I have both a(n in)famously effective metabolism and an incredible love of food. (It’s the Filipino in me, probably.) This means that I like to eat, eat well, and eat pretty much constantly; the director of my study abroad program has already learned to bring my table second and third plates of food during lunch and dinner.
I think that’s why the idea of fasting on Ash Wednesday has always been tough for me (even with the Church’s allowance for 1 full meal and 2 half-meals in the day). And to be honest, yesterday was the first day in which I took fasting seriously. Growing up, I remember being in awe at my dad, who consumed nothing but orange juice and water on Ash Wednesday and Good Friday. For my part, even when I had turned 18, I said to fasting, “Umm, I’ll have my hearty meal of fish, thank you very much.”
But yesterday, as I passed on breakfast and snacks, partook in a paltry lunch, and refrained from an overly filling dinner, I realized two things about fasting on Ash Wednesday.
First, it’s great preparation for Easter. Fasting and giving something up for Lent is not necessarily about mortifying the flesh. It’s about remembering the important things in life. We make ourselves live without what we like and sometimes even without what we need because we know that all we really need — and what will truly satisfy us — is union with Christ. Yes, we sacrifice to emulate Christ’s own example of sacrifice; yes we sacrifice in repentance for our sins. But we also sacrifice because it helps us overcome the distractions in our lives, so we can fully receive Christ at Easter more willingly and appreciatively.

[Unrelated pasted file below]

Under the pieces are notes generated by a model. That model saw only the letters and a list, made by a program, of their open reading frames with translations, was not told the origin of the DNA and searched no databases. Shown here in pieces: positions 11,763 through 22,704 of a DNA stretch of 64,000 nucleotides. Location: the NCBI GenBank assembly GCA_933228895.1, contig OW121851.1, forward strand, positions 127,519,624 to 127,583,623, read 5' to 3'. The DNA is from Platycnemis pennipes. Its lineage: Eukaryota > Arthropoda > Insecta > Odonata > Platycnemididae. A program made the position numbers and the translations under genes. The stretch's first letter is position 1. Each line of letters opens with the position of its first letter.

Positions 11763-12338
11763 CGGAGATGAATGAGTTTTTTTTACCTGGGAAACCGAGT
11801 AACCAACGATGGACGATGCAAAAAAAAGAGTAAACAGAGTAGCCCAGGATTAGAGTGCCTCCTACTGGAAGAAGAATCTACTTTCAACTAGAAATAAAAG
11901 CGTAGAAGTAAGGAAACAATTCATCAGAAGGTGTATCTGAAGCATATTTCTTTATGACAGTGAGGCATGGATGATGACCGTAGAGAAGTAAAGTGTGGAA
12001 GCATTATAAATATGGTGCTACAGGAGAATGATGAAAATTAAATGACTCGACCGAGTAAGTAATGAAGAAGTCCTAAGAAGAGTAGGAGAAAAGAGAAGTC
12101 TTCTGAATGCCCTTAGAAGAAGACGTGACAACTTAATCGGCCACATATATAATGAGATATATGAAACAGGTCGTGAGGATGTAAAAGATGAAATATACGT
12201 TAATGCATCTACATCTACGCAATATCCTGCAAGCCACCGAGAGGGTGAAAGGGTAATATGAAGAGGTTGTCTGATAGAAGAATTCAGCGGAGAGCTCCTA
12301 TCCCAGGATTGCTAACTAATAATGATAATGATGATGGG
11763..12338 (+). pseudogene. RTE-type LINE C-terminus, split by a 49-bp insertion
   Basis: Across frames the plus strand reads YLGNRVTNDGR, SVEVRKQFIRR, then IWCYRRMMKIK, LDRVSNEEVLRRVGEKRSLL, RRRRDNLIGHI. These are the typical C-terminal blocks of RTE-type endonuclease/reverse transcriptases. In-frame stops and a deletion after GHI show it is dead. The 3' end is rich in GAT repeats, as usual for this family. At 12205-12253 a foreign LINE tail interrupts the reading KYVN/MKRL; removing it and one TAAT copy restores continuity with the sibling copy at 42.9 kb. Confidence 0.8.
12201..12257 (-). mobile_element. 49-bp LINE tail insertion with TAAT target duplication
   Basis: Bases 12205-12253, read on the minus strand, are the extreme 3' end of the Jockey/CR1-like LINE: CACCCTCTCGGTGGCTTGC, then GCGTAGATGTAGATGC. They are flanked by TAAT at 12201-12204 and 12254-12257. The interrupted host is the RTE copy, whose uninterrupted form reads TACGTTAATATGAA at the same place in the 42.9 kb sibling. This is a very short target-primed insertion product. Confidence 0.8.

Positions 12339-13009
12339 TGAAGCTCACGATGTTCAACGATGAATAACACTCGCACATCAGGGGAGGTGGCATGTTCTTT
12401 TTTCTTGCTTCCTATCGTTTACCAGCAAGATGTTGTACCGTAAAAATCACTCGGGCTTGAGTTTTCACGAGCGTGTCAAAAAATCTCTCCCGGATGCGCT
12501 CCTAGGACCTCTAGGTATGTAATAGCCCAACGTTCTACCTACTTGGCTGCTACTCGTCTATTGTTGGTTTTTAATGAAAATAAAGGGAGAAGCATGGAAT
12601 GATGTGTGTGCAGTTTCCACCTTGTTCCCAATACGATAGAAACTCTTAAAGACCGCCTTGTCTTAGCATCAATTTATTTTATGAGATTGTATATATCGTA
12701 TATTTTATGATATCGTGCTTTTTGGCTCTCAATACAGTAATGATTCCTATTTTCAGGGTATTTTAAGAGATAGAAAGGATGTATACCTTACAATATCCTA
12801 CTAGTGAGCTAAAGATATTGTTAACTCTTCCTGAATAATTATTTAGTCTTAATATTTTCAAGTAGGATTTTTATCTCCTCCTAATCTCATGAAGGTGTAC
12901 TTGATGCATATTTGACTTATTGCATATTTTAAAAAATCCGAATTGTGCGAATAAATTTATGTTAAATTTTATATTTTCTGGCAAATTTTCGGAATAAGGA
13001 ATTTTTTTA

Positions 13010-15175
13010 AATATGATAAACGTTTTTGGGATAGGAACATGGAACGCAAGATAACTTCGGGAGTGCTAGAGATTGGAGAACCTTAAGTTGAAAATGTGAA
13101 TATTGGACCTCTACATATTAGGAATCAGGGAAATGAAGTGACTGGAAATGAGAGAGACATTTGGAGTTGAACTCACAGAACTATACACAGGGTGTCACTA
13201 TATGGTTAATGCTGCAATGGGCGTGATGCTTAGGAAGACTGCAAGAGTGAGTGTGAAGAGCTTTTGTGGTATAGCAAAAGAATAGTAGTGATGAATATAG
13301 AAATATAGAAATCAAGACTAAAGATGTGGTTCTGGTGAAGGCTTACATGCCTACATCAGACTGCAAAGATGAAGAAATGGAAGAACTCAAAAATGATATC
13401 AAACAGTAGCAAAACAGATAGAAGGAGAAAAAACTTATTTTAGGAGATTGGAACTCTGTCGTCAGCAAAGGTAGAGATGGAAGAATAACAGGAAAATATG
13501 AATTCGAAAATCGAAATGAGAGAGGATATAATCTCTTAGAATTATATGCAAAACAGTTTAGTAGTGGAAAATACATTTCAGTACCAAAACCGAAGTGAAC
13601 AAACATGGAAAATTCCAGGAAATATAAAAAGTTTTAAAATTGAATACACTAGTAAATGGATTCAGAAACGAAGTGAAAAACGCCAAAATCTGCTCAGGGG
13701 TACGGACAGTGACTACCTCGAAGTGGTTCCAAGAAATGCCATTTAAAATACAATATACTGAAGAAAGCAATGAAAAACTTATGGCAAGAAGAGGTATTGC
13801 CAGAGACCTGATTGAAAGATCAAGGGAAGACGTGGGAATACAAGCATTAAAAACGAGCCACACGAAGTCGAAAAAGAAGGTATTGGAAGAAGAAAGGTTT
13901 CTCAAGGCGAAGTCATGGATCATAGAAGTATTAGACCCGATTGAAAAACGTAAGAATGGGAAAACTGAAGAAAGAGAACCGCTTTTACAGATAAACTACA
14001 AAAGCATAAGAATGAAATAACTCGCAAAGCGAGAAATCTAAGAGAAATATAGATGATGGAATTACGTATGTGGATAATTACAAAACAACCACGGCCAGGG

Second, fasting (and sacrificing during Lent in general) is a remarkably humbling experience. Now, before, I always made a point not to talk about or show off what I was sacrificing: I’m wary of comparing my sacrifices to the sacrifices of others and of falling into petty pride, and, after all, “your Father who sees in secret will reward you.” But what I realized yesterday is that sometimes, it can be good to talk about your sacrifices (and their accompanying struggles), because it offers the opportunity for fellow Christians to support each other. So often yesterday, I let slip to my fellow Catholics how hungry I was and how much I wanted meat; they proceeded to strengthen my will and keep me accountable throughout the day. It was enormously humbling to see all of us struggle with the fast together.
Fasting isn’t about proving yourself as “the holiest” amongst your peers. Rather, fasting helps you realize that you are part of a worldwide community of believers, all of whom, in some way or another, are fasting and sacrificing alongside you in preparation for Easter. So, with Ash Wednesday over and with Good Friday coming soon, let’s pray to be humble yet firm in our Lenten fasts and sacrifices.